A RESULT, a disappointment as bitter and brutal as the one Derby County suffered at Wembley, can colour so much when it comes to football.
But new colours have already started to emerge from the gloom.
Receiving and reading messages on social media from fans and players alike suggest green shoots of renewed determination are already sprouting.
Their Premier League dream may have been snatched away in a highway robbery Dick Turpin would have been proud of, but the future still looks brighter for the Rams than it has done for some seasons.
Queen’s Park Rangers booked a return to the top-flight courtesy of Bobby Zamora’s last-minute goal to leave Derby contemplating another gruelling 46-match marathon in the Championship.
But a defiant Steve McClaren is spot on in saying this should be viewed as just the start and not the end of the Rams’ journey.
One narrow defeat, one injustice, must not be allowed to overshadow what has been an excellent season full of enjoyable football. Bright, adventurous, attacking play has delivered wins, goals and points.
Their football has been the talk of the Championship, their energy and enthusiasm the envy of many.
They may have lost on Saturday, but they have gained so much in the past 10 months for which many people deserve credit, from McClaren all the way back to former manager Nigel Clough.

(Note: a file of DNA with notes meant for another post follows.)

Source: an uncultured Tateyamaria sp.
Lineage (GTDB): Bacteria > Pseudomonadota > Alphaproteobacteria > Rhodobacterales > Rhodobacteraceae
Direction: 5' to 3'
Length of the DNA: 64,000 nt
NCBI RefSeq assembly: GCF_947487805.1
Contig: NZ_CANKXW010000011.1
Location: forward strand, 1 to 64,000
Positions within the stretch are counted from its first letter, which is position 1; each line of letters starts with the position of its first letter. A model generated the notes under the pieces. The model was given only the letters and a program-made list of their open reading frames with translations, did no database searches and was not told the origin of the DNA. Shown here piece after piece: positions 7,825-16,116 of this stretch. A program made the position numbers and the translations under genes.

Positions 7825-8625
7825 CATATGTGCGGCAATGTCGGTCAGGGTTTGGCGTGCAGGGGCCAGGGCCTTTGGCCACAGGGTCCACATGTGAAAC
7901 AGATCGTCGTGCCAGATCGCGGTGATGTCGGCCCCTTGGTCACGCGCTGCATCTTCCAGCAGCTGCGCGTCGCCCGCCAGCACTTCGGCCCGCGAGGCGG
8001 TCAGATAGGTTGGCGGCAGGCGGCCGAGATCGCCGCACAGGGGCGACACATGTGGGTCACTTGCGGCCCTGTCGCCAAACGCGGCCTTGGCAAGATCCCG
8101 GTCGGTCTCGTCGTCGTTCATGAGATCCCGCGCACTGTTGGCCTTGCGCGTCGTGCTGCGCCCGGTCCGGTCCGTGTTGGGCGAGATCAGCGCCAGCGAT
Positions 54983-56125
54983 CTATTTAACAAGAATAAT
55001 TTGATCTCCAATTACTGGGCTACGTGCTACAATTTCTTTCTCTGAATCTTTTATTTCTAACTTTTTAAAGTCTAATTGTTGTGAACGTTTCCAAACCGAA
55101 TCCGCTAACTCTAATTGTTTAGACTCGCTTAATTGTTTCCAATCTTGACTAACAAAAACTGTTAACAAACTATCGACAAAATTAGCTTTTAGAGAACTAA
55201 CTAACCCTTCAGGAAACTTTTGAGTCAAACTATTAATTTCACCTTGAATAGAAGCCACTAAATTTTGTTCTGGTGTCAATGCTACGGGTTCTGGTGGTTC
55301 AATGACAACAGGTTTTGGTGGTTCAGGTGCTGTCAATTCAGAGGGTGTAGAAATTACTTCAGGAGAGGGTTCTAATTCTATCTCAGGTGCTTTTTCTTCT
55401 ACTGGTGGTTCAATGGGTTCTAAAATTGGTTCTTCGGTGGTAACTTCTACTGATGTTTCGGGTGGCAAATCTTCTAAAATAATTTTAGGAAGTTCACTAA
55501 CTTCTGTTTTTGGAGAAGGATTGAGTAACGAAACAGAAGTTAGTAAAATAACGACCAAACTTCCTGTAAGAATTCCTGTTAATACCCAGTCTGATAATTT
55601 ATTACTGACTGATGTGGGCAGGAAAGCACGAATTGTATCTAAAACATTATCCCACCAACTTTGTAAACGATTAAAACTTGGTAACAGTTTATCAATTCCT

As for the players?
They have been magnificent.
What hurt more than the 1-0 defeat was seeing so many of them sink to their knees at the final whistle, seeing how distraught they were and seeing the tears flow.
They deserved so much more on the day.
Sadly, you do not always get what you deserve.
Much of the talk pre-match was of Premier League riches, of this being the most expensive one-off fixture in global sport and even mention of players’ bonuses. All rather crude ahead of what had the making of a fascinating tussle.
Would Rangers’ experience and big-game know-how win the day or would Derby’s youthfulness and running power have the final say?
It was a fixture written in the stars.
McClaren started the season at QPR as part of Harry Redknapp’s coaching staff and probably played a key role in tightening the Hoops.
They kept seven clean sheets in nine league games from the start of the season while McClaren was at the club.